June 28, 2017
Acts 2:41, 42, 44, 45
(All Scripture is from the New King James Version unless otherwise indicated)
Relating to each other as brothers and sisters in Christ I call ‘One Anothering’! Acts 2:41,42, 44 and 45 shows us how the believers in the early Church loved and served One Another.
Then those who gladly received…[Peter’s] word were baptized; and that
day about three thousand souls were added to them. And they continued
steadfastly in the apostles’ doctrine and fellowship, in the breaking of
bread, and in prayers….Now all who believed were together, and had all
things in common, and sold their possessions and goods, and divided
them among all as anyone had need.
Thirty-two words in the New King James Version New Testament are associated with the term one another, teaching us how we should relate to one another in our churches! We covered eight words so far in the last two blogs. All the rest (24 more), but one, only occur once in each case. Let’s continue…
• edify another, or one another – two times (see Romans 14:19; I Thessalonians 5:11). The Greek words are οἰκοδομή and οἰκοδομέω (pronounced oy-kod-om-ay’ and oy-kod-om-eh’-o) – the first word being a noun meaning (according to Strong’s Greek Dictionary) “architecture, that is, (concretely) a structure; figuratively confirmation….” The second is a verb – “to be a house builder, that is, construct or (figuratively) confirm….” The idea is that we are to build up one another! After all, we together are the Lord’s dwelling place – His ‘house’(see II Corinthians 6:16; Ephesians 3:17; Hebrews 5:6; I Peter 2:5; I John 4:13) – through the Holy Spirit residing within every Christian! (See Romans 8:9; I Corinthians 6:19). So we are to edify, to build up each other to make us together a fit dwelling place for God! (See Hebrews 10:24, 25).
• peace with one another – The context is Mark 9:50: “Salt is good, but if the salt loses its flavor, how will you season it? Have salt in yourselves, and have peace with one another.” The Greek word for peace is εἰρηνεύω (pronounced i-rane-yoo’-o). It means “to be (act) peaceful….” What does this have to do with Having salt in… ourselves? Salt both preserves and adds flavor! We are to do both!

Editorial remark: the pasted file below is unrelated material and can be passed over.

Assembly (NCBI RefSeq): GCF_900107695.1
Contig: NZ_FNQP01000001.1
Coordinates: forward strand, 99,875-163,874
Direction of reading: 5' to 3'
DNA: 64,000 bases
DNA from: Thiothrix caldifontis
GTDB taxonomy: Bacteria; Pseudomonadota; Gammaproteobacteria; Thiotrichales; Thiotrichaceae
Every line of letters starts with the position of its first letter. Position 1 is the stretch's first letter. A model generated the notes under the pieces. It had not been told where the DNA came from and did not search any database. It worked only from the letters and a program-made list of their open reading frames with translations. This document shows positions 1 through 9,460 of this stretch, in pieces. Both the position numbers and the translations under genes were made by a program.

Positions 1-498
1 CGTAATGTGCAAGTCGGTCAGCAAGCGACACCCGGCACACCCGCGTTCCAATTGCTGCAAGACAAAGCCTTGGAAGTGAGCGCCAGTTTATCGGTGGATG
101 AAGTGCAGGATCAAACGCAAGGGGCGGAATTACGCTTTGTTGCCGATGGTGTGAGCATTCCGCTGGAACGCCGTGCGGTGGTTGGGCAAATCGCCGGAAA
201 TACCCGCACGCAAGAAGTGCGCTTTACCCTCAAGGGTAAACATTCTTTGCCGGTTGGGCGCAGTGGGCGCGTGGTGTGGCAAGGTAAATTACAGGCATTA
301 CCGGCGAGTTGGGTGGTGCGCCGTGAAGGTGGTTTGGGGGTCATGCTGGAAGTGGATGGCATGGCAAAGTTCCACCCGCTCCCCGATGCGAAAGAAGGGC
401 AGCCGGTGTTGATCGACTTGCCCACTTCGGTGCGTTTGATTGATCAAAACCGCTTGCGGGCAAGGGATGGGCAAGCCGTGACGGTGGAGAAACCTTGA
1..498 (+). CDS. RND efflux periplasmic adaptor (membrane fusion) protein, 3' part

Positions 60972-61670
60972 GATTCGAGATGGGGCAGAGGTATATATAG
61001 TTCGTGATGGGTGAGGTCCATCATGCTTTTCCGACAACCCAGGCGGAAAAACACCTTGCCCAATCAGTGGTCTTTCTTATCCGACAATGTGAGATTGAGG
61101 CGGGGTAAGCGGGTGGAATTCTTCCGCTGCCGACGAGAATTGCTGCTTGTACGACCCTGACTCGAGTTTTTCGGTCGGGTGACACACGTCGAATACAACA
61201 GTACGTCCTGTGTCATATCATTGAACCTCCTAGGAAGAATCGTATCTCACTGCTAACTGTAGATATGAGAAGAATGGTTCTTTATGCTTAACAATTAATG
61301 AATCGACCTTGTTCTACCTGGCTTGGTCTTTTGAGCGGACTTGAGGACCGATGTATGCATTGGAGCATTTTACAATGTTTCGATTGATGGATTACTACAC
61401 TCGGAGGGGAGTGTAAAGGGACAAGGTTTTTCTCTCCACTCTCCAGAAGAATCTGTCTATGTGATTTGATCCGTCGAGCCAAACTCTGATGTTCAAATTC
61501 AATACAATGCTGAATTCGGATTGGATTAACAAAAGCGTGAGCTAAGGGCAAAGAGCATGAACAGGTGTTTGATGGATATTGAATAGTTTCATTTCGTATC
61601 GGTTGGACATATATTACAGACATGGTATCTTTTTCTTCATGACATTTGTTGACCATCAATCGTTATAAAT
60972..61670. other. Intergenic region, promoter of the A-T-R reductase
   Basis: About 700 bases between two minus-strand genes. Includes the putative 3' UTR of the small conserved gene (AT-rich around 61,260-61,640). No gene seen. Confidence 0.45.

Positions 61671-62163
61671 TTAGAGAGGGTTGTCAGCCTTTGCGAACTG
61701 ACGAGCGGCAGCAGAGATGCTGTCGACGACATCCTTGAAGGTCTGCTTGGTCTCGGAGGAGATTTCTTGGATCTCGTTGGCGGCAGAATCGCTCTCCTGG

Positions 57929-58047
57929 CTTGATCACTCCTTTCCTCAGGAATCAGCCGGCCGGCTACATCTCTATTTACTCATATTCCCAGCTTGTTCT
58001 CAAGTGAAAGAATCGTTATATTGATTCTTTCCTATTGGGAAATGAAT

✞ We are to be the preservative that holds back the corruption of the world! (See II Thessalonians 2:7, 8 – that which restrains lawlessness in this old world is God the Holy Spirit within His people).
✞ And we are to add ‘flavor’ to life! (See II Corinthians 2:14-16). For it is only by the Lord Jesus Christ that people can find “…[eternal] life, and…have it [life now] more abundantly.” (John 10:10).
All this is to be done in peace with one another! There is little peace in the world – between nations, interaction between people (groups, families, person-to-person), and within the heart and soul of individuals. We, as Christians, are to show the way – to “…be at peace among… ourselves.” (I Thessalonians 5:13).
• wash one another’s feet – John 13:14: “If I…your Lord and Teacher, have washed your feet, you also ought to wash one another’s feet.” The Greek word for wash is νίπτω (pronounced nip’-to). It means “To cleanse (especially the hands or the feet or the face); ceremonially to perform ablution….” In some small denominations and independent churches, foot-washing is viewed as an ordinance on par with baptism and communion (the Lord’s table). But most Christians do not practice it, even once in awhile. They view it more as an illustration to serve one another (see Galatians 5:13).
Washing feet was the job of a household servant! And the disciples had problems with this servant attitude! More than once they desired to be first and indispensable in the hierarchy of Christ’s kingdom! (See Matthew 18:1; 20:20, 21; Mark 9:35; 10:35-37; Luke 9:46; 22:24). But, if you look at the context of this foot-washing scene in John 13:1-5, it almost seems like Jesus should have come bursting in with glory! Instead – according to Philippians 2:7 and 8 – He “…made Himself of no reputation, taking the form of a servant…He humbled Himself and became obedient to the point of death, even the death of the cross.” This foot-washing was just another step of servanthood as the Lord of glory (see I Corinthians 2:8; James 2:1) moved toward the cross!
Jesus was also teaching about our need for ongoing cleansing as believers! Peter, in John 13:8 vehemently objected to his Lord washing his feet. But Jesus told him in verses 8 and 9, “If I do not wash you, you have no part with Me….He who is bathed needs only to wash his feet, but is completely clean….”
✞ We are completely cleansed from sin when we put our faith in Jesus Christ as Savior! (See Isaiah 1:18; Psalm 103:12; Colossians 2:13, 14).
✞ But, as we walk through our daily life, we get our ‘feet dirty’ with sin! It is like those of ancient times who walked home from the public baths wearing sandals. When they reached their residence, the household servant would wash the dust from their feet. I John 1:7 gives us the spiritual explanation of this illustration: “…if we walk in the light, as He is in the light, we have fellowship one with another, and the blood of Jesus Christ, His Son, cleanses us from all sin.” In the Greek it says, “…keeps on cleansing us from all sin.” It is an ongoing action – Christ’s blood keeping us clean! We are under a constant blood bath, without which we would become a stench to the Father!
Continued on Friday….